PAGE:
FISCAL IMPACT ON STATE AND LOCAL GOVERNMENT

Tony Couvillon, Policy Research and Budget Analyst, has determined that for each year of the first five years the proposed rule is in effect, enforcing or administering the proposed rule does not have foreseeable implications relating to costs or revenues of state or local governments.

LOCAL EMPLOYMENT IMPACT STATEMENT

Mr. Couvillon has determined that the proposed rule will not affect a local economy, so the agency is not required to prepare a local employment impact statement under Government Code §2001.022.

PUBLIC BENEFITS

Mr. Couvillon also has determined that for each year of the first five-year period the proposed rule is in effect, the public benefit will be an expansion of options for orthotists and prosthetist license holders to complete CE credit. License holders could also see a small decrease in the overall cost to complete continuing education.

PROBABLE ECONOMIC COSTS TO PERSONS REQUIRED TO COMPLY WITH PROPOSAL

Mr. Couvillon has determined that for each year of the first five-year period the proposed rule is in effect, there are no anticipated economic costs to persons who are required to comply with the proposed rule.

FISCAL IMPACT ON SMALL BUSINESSES, MICRO-BUSINESSES, AND RURAL COMMUNITIES

There will be no adverse economic effect on small businesses, micro-businesses, or rural communities as a result of the proposed rule. Because the agency has determined that the proposed rule will have no adverse economic effect on small businesses, micro-businesses, or rural communities, preparation of an Economic Impact Statement and a Regulatory Flexibility Analysis, as detailed under Texas Government Code §2006.002, are not required.

ONE-FOR-ONE REQUIREMENT FOR RULES WITH A FISCAL IMPACT

The proposed rule does not have a fiscal note that imposes a cost on regulated persons, including another state agency, a special district, or a local government. Therefore, the agency is not required to take any further action under Government Code §2001.0045.

GOVERNMENT GROWTH IMPACT STATEMENT

Pursuant to Government Code §2001.0221, the agency provides the following Government Growth Impact Statement for the proposed rule. For each year of the first five years the proposed rule will be in effect, the agency has determined the following:

1. The proposed rule does not create or eliminate a government program.

2. Implementation of the proposed rule does not require the creation of new employee positions or the elimination of existing employee positions.

3. Implementation of the proposed rule does not require an increase or decrease in future legislative appropriations to the agency.

4. The proposed rule does not require an increase or decrease in fees paid to the agency.

5. The proposed rule does not create a new regulation.

6. The proposed rule expands, limits, or repeals an existing regulation. The proposed rule expands the options available for license holders to earn continuing education credit.

7. The proposed rule does not increase or decrease the number of individuals subject to the rules' applicability.

8. The proposed rule does not positively or adversely affect this state's economy.

TAKINGS IMPACT ASSESSMENT

The Department has determined that no private real property interests are affected by the proposed rule and the proposed rule does not restrict, limit, or impose a burden on an owner's rights to his or her private real property that would otherwise exist in the absence of government action. As a result, the proposed rule does not constitute a taking or require a takings impact assessment under Government Code §2007.043.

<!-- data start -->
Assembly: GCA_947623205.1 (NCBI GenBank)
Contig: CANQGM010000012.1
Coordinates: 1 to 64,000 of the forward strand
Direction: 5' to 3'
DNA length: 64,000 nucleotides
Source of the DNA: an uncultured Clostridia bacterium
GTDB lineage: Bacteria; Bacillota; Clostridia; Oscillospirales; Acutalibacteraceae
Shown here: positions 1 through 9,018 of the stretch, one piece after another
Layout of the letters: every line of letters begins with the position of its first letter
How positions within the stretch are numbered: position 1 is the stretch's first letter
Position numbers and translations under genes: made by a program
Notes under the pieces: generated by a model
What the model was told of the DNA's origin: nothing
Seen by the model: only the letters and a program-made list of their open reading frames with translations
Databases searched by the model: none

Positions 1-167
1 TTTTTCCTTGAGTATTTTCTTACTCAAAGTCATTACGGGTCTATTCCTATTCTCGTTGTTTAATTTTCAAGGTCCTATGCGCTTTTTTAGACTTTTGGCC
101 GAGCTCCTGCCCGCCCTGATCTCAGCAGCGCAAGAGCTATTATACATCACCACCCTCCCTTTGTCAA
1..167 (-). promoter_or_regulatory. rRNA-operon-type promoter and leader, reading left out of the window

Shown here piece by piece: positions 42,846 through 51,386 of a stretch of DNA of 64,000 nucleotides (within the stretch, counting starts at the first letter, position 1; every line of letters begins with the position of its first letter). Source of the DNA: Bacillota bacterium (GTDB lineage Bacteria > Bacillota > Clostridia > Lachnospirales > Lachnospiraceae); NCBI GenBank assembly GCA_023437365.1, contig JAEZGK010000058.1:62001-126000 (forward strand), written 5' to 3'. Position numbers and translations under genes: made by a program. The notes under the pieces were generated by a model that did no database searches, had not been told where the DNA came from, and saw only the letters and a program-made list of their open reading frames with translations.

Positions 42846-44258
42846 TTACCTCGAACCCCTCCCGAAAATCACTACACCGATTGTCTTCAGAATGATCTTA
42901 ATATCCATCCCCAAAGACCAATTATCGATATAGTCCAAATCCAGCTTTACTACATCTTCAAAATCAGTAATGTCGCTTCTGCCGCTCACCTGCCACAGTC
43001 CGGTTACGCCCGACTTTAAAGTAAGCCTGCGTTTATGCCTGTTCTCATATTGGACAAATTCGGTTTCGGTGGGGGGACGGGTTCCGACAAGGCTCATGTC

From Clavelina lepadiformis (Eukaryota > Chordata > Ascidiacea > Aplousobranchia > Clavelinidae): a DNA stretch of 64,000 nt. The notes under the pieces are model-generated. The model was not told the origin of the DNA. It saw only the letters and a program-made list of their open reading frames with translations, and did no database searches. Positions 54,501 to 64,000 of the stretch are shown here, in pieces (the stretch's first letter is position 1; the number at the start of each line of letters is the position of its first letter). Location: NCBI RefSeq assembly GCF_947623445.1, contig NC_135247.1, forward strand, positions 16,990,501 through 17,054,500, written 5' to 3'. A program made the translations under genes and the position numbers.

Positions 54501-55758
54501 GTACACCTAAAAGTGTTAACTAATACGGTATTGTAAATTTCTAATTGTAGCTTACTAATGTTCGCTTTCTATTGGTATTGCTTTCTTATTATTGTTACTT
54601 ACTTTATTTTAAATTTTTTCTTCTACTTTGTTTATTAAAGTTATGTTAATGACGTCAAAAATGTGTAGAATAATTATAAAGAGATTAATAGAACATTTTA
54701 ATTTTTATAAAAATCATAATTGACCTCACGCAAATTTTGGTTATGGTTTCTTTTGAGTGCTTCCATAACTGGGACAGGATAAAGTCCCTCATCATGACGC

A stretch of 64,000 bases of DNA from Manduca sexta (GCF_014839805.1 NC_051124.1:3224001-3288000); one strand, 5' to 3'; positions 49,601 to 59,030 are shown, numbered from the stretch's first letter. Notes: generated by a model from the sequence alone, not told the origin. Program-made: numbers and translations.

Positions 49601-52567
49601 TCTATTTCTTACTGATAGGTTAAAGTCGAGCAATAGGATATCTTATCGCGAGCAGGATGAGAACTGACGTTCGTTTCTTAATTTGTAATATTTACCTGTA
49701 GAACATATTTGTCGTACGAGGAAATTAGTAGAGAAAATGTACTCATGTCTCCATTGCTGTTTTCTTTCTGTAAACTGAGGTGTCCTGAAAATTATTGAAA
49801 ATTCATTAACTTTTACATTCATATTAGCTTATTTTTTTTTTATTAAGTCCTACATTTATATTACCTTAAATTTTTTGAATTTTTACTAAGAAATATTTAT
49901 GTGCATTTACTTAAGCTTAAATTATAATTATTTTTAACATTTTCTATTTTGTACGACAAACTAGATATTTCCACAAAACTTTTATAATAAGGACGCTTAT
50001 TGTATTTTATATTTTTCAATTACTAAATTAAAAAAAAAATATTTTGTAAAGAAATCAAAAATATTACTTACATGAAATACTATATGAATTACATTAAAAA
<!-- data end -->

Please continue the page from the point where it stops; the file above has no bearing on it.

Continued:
PUBLIC COMMENTS

Comments on the proposed rule may be submitted electronically on the Department's website at https://ga.tdlr.texas.gov:1443/form/gcerules ; by facsimile to (512) 475-3032; or by mail to Shamica Mason, Legal Assistant, Texas Department of Licensing and Regulation, P.O. Box 12157, Austin, Texas 78711. The deadline for comments is 30 days after publication in the Texas Register.

STATUTORY AUTHORITY

The proposed rule is proposed under Texas Occupations Code, Chapters 51 and 605, which authorize the Texas Commission of Licensing and Regulation, the Department's governing body, to adopt rules as necessary to implement these chapters and any other law establishing a program regulated by the Department.

The statutory provisions affected by the proposed rule are those set forth in Texas Occupations Code, Chapters 51 and 605. No other statutes, articles, or codes are affected by the proposed rule.

§114.50.Continuing Education.

(a) - (h) (No change.)

(i) Continuing education undertaken by a licensee shall be acceptable if the licensee attends and participates in an activity in the following categories:

(1) - (5) (No change.)

(6) instructing or presenting in activities listed in paragraphs (1) - (3). Multiple presentations of the same program or equivalent programs may only be counted once during a continuing education period; [and]

(7) writing a book or article applicable to the practice of prosthetics or orthotics. Four (4) credits for an article and eight (8) credits for a book will be granted for a publication in the continuing education period in which the book or article was published. Multiple publications of the same article or an equivalent article may only be counted once during a continuing education period. Publications may account for 25% or less of the required credit; [.]

(8) completing the human trafficking prevention training required under Occupations Code, Chapter 116, and §114.40(c)(6) of this chapter. A maximum of one (1) credit will be granted for completion of the training during a continuing education period; and

(9) completing the jurisprudence examination required by §114.22(b) of this chapter. Only one (1) self-directed study credit will be granted for completion of the examination during a continuing education period.

(j) - (q) (No change.)

The agency certifies that legal counsel has reviewed the proposal and found it to be within the state agency's legal authority to adopt.

Filed with the Office of the Secretary of State on September 1, 2022.

TRD-202203469

Brad Bowman

General Counsel

Texas Department of Licensing and Regulation

Earliest possible date of adoption: October 16, 2022

For further information, please call: (512) 463-7750